6 Tips to Enjoy the Sun Safely

As many of my international friends have recently observed with amusement, Brits do tend to go a bit overboard at the first sight of any sunshine – especially after the wettest winter on record. It doesn’t matter if it’s not actually warm enough, the sunnies, shorts and dresses come out and the jumpers and coats are gone. Any small patch of grass, long abandoned over the winter months, is suddenly transformed into a seething mass of people making the most of the weather – particularly students. However it is important to remember that the sun can burn at any time of the year, regardless of temperature. As we move into the warmer months, here is my guide to staying safe in the sunshine.

• Avoid being outside in the sun during the peak hours of 11am and 2pm, particularly in warmer weather. If not, stick to the shade where possible during these hours.
• Stay covered up. Hats, umbrellas, light & cool jackets will protect your skin. Lightweight and light-coloured clothes will keep you cool.
• Sun cream is a must, the stronger the better! As a general rule, you should use SPF 30 as a minimum but preferably use higher. Make sure you reapply every couple of hours, particularly after water exposure – even if it is labelled waterproof – and use Vaseline or lip balm on lips. Make sure you buy sun screen that protects against UVA and AVB, and check for standard marks to ensure it will work.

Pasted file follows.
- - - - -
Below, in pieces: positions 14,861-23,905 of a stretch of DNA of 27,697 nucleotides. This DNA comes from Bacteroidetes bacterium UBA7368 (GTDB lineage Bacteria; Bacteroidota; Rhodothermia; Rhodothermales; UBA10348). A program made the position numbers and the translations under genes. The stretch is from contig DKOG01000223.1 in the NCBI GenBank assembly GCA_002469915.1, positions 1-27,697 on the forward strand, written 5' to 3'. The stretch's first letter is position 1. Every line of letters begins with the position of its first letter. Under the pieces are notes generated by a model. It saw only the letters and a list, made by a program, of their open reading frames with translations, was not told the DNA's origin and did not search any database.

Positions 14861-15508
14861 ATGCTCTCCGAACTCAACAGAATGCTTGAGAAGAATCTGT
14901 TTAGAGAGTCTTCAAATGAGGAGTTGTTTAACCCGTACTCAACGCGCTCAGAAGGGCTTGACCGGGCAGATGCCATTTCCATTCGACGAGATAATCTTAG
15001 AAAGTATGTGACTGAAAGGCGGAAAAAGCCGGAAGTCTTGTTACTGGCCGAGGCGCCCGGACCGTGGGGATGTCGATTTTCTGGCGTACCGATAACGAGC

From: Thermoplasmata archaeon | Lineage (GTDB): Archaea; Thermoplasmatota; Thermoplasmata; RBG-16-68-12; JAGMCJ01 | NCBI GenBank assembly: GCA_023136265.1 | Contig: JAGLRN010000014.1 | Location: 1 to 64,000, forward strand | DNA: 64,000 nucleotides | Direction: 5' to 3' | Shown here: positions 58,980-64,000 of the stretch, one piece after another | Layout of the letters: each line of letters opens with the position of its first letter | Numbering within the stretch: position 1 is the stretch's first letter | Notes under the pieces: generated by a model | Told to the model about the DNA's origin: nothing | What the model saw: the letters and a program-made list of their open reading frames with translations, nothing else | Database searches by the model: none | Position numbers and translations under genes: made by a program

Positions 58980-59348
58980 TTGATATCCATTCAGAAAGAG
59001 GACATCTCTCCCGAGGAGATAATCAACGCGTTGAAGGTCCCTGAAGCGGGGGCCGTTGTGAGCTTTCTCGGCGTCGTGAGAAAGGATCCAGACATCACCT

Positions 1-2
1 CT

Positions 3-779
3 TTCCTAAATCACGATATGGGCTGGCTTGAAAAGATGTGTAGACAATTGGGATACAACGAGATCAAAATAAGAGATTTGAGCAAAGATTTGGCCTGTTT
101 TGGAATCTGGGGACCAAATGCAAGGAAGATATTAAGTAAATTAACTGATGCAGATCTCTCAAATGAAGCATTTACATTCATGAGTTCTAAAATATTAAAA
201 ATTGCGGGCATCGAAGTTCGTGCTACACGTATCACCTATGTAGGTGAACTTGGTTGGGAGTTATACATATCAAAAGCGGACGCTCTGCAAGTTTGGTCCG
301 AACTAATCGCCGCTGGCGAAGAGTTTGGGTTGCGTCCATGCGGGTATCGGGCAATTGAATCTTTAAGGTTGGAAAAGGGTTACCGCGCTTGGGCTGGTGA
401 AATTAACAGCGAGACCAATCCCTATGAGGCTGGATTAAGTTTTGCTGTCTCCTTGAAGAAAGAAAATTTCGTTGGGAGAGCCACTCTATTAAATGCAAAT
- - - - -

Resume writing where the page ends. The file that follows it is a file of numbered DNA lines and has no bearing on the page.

• If you have thin hair, you can even buy special sun screen for the top of your head so you don’t need a hat. Remember to cover the hard-to-reach areas like the back of your knees, back of your neck, back of your ears and elbows. Oh, and even your feet!
• Avoid lying in the sun for prolonged periods at a time. You may want a tan, but this is very damaging to your skin. It is better to build up a tan gradually over time with frequent but limited exposure.
• If you do get burnt: come out of the sun immediately and seek shade. Apply an after sun lotion or moisturiser to soothe the skin. Aloe Vera works wonders on burnt skin, so look for it when choosing a cream. Keep hydrated by drinking lots of water and take ibuprofen to ease the discomfort. Importantly, avoid further sun exposure until it settles down – burnt skin is damaged and so any further sunshine will cause further damage.

Enjoy the sunshine (now, and during Spring/Summer) on the rare occasions it makes an appearance in this country but please do it safely!

Written by David Heffer